How to Know If Your Old Canned Food is Safe to Eat

We’ve all had that moment when we’ve opened up a can of food only to realize exactly how old it is and wonder whether or not it’s safe for consumption. This isn’t a question you should take lightly. If the food is bad and you eat it, the result could be a very painful death.

The biggest danger presented by old, spoiled canned foods is Clostridium Botulinum, a bacteria that triggers an illness we know as botulism. It’s one of the deadliest bacteria’s, so potent that a single teaspoonful of Clostridium Botulinum has the power to result in 100,000 deaths. One of the worse things about Clostridium Botulinum is that unlike other bacteria’s, heating the food doesn’t kill the spores. The only way to kill any spores is with a pressure canner.

Check the Seals

If the high pressure canning process has gone smoothly, you should hear a distinctive popping noise as the two piece lids cool. The sound is created by the lids being drawn into the jar’s vacuum. If there’s no pop, the canning process didn’t take.

Even though you probably tested the cans when you put them in your pantry, sometimes one gets missed. In the interest of preserving your health, get into the habit of checking the seals before you open them. Signs that the seal is broken and that the food inside shouldn’t be consumed include:

  • When you press on the middle of the lid, the lid springs back after the pressure is released, indicating a bad seal.
  • When you tap the lid with a spoon, the resulting sound is dull, indicating a poor sealed lid
  • When you look at the lid, it should be concave, if it bulges, or even if it’s flat, it means the jar failed to seal properly.
  • If you open a glass jar and the lid doesn’t make a popping sound, the seal is bad and the food should be disposed of.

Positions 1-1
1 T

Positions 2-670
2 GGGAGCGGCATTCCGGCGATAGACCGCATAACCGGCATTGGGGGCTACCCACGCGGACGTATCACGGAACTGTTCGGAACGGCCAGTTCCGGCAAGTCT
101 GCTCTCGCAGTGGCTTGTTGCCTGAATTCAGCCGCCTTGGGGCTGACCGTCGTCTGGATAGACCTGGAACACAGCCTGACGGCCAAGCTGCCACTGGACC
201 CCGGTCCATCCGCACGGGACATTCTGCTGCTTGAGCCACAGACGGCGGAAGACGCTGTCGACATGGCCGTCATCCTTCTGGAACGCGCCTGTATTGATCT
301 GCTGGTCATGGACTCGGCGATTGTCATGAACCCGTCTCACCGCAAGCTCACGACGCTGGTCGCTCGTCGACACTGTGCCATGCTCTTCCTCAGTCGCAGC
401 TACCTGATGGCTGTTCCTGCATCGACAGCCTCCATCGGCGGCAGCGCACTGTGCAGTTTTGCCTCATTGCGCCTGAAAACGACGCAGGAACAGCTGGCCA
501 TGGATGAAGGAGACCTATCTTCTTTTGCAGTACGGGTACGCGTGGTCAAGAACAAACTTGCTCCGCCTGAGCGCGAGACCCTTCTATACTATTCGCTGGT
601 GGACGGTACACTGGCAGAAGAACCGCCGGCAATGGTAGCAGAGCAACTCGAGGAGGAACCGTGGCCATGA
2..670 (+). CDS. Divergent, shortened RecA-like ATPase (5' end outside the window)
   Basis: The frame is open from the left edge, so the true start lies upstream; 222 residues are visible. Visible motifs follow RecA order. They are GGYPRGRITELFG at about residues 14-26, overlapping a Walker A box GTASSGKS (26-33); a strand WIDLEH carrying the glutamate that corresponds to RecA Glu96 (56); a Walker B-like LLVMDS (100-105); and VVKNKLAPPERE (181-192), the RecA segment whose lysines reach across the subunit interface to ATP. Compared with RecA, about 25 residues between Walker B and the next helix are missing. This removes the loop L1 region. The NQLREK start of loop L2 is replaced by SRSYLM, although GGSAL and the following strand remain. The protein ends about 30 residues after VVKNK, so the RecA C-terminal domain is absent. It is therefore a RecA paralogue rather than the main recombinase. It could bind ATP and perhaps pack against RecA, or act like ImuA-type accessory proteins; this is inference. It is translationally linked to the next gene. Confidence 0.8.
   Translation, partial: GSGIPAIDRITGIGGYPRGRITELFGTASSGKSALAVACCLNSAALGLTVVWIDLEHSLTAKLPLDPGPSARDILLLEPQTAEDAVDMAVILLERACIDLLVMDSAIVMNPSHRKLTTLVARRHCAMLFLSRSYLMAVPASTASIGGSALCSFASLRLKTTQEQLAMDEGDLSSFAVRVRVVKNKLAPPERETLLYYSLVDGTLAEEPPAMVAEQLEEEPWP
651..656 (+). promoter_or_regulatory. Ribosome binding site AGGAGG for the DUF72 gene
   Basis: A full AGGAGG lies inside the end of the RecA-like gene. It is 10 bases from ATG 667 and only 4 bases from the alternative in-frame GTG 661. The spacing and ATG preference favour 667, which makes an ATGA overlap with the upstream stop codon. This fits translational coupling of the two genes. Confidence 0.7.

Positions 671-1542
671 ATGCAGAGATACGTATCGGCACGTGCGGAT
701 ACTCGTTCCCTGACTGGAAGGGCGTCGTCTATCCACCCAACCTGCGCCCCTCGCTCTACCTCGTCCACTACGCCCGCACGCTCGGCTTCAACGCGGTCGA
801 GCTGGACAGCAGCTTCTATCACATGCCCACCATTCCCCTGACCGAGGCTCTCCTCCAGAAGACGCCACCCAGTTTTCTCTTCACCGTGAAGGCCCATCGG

If there is any indication that the seal is leaking, throw the food away. Don’t even think about eating it.

Check the Condition of the Can

When you take a can or jar of food out of your pantry, take a second to inspect it. The jar should be in really good shape. Dents at either end of the can, bulges, cracks, rusts, or leaks indicate a problem and the food inside should be disposed of.

Sometimes the outside of the can or jar looks fine but when you open it up, things don’t look right. If the food appears cloudy but smells okay, boil the food for 10 minutes and taste it to see if it seems okay. If at any point the food smells bad, dispose of it. Starchy foods that have been canned will sometimes appear cloudy when opened while the contents are fine once cooked. In these cases it’s the starch that creates the cloudiness.

Do the contents have some bits of mold on them? There’s a generation of people who will scrape the mold away and eat the rest of the food, but this isn’t advised. The fact that the mold is there indicates that something happened to the can or jar and that botulinum could be present. The only exception to this is jams, which are naturally resistant to botulinum bacteria.

Sometimes you open a can or jar and the contents just smell … off. Although there are many things that could be causing this, it’s best to just dispose of the food and get another can. The odd odor could be created by invisible mold spores which you don’t want to consume.

If the food doesn’t taste right, don’t eat it. Yes, it’s possible that it’s simply a funny tasting batch or that the canning recipe was a little off. On the other hand, a strange taste can also indicate the presence of botulinum bacteria.

What if the Can or Jar Froze?

Cans and jars of food are often stored in places where the temperature of the room drops below the freezing point. In theory, freezing doesn’t hurt the contents, but it does cause them to expand, which in turn can ruin the seal. It’s generally considered to be in your best interest and refrain from eating from the frozen cans.

What about Pickles?

Technically, canned pickles could have botulimia, but it’s extremely rare. Because they’re preserved in acid brine, they are usually safe. The acidic brine normally prevents the growth of bacteria.

When it comes to eating canned foods, it’s always best to error on the side of caution. If you’re just not sure it’s safe, it’s best to toss it out. Getting sick isn’t worth it if you have the option to find food elsewhere.

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About Ms. Prepper

I’m Laura P, aka, Passion Prepper, aka, Storage Prepper! I’ve been homesteading nearly all my life and prepping for the last 6 years. I strongly believe our great country of America was built on self-sufficient families like mine and yours. Politics bores me, learning new stuff, getting outside and living life thrills me.

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